Northwest Fly Tyer

The fly tying pages of Monte Smith

Working With Bronze Mallard

Posted by nwflytyer on February 25, 2009

A few thoughts on tying bronze mallard wings:

1. Get good quality bronze mallard.  Long fibers with grey roots (it’s a softer part of the feather and easier to mount) and tips that tend to stick together (you don’t want the tips to fray or splay out).  You must bind the mallard to the hook over the grey part of the feather to avoid it splitting and/or rolling out of position.

2. Use two matching quills when selecting your mallard slips.  Your slips will meld together much easier that way, and look good too.  Otherwise, it can be a battle to get them to work together.  Use fairly thin feather sections to start with (about ⅛” or so per section).  It will make the material less likely to bunch up or roll and ruin your wing.  This width of the mallard slips can be increased as you get more comfortable with your techniques, if desired.

3. Try to keep the head area free of any other materials where you will apply the wing.  It’s really tough to set mallard on top of another material.  Careful tying of the throat materials is important so as not to create a “bump” at the head that must be overcome when applying the wings.  You can create a nice flat platform with your (flattened) thread, if necessary.

4. One method of mounting is to use a left side slip for the near side, and a right side slip for the far side.  I align the ends and “hump” them together as a single unit (remember tip #2?).  Then apply it to the hook as one wing, using a soft loop to hold it in place and then tighter wraps to secure.  The key to this method is to have these slips of mallard hold against one another and retain the shape of your wing.

5.  You can also apply the wing slips one at a time.  I’ve started using this method more and more as of late where I apply the far side and hold it with a wrap or two.  Then apply the near side slip using that far side section as a brace.  You can slide the near side wing right up to your brace and then use your fingers to adjust the final position.  It’s amazing how you can sometimes just squeeze the wing sections into proper alignment after applying them in this manner.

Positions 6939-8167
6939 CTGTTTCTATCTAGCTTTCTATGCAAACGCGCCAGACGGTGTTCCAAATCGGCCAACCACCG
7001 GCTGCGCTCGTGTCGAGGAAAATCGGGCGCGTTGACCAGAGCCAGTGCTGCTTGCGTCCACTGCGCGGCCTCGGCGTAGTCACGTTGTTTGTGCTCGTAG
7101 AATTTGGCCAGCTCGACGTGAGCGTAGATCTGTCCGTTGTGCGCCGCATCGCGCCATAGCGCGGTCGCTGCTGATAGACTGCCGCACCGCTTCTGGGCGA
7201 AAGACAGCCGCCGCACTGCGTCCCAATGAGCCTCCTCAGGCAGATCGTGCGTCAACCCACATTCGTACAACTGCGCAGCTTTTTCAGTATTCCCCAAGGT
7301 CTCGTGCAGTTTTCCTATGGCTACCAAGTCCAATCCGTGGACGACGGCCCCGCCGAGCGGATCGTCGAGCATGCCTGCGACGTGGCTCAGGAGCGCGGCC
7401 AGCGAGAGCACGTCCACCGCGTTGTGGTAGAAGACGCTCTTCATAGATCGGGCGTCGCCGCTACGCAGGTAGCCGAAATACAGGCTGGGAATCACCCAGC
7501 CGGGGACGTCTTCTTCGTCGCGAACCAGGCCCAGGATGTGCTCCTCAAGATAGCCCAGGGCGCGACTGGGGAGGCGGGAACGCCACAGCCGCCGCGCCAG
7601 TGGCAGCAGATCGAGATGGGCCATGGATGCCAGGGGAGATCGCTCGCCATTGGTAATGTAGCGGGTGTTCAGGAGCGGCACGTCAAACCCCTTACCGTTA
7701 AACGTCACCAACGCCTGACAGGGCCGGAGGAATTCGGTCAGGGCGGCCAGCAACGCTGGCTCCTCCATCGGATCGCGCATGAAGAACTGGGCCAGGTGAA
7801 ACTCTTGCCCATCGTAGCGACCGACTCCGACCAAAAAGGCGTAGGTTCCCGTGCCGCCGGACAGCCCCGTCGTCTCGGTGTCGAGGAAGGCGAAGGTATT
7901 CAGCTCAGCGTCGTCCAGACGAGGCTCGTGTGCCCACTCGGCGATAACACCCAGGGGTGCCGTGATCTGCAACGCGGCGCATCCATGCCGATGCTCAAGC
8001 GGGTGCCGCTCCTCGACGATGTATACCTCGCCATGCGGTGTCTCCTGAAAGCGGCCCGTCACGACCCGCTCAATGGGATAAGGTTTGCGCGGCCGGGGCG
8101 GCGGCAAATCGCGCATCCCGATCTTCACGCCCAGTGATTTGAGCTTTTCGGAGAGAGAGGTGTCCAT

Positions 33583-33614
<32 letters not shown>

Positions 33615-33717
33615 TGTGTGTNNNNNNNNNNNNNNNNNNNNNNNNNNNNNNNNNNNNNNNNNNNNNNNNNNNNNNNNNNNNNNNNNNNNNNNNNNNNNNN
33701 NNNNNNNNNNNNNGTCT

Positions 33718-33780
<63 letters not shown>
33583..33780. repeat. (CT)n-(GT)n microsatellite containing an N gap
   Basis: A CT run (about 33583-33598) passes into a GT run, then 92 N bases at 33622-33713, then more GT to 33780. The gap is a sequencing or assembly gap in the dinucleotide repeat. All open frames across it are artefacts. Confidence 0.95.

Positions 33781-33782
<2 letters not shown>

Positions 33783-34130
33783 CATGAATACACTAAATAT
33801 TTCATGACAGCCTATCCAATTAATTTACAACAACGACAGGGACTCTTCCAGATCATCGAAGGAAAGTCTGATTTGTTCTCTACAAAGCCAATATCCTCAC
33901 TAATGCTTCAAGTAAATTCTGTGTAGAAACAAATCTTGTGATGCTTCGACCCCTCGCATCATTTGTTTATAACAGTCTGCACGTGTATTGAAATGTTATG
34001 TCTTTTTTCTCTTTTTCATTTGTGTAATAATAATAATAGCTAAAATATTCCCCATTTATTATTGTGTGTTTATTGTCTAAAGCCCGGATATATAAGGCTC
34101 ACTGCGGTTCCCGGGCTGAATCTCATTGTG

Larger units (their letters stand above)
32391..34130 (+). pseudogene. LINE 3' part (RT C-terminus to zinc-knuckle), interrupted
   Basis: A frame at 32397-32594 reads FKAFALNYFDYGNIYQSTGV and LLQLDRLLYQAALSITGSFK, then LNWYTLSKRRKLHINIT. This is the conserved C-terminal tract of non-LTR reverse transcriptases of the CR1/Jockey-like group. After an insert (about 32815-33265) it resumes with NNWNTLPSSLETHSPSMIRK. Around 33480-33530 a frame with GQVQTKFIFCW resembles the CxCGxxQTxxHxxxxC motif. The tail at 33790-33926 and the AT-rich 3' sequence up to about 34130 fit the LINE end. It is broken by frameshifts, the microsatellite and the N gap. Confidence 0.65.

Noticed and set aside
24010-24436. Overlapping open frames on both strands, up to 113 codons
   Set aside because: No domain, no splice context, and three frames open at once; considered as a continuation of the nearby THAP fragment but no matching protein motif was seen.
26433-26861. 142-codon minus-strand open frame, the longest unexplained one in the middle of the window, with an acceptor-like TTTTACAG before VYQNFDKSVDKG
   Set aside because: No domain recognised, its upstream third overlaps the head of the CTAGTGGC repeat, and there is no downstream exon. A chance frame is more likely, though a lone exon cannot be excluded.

6.  Both of the methods described will also work if you want to reverse the mallard slips and work with a right side feather section for the near side wing.  This will give a more downswept appearance to the wing.  I happen to prefer a little upswept appearance at the end of the wing, and the left side = near wing follows how I apply married strips on full dress salmon flies.  So it keeps it consistent for me.  But many tyers go with the right side = near wing, so feel free to experiment to see what looks good and works for you.

7. A final method of applying a bronze mallard wing is also probably the simplest:  using a single slip of feather and folding it in half before tying it on.  Select a ⅜” or so width of mallard. Pull it out so that it is perpendicular to the stem. Strip it off with a quick pull – do not cut it, as you want a bit of the stem to remain to help hold it together. Alternately, you can snip the section out with scissors, but then you will have to work around the stem stubs (sometimes a trying proposition, as they do tend to get in the way).

Fold the slip in half and give it a bit of a hump so that it will hug the body of your fly, and attach to the hook with a soft loop of thread to hold it.  Position it with your fingers and then follow with a couple of snug wraps to set your wing in final position.

So there are a few thoughts on the most intimidating aspect of dressing traditional Spey flies.  With a little practice, I think you will find that bronze mallard is not that difficult to work with.

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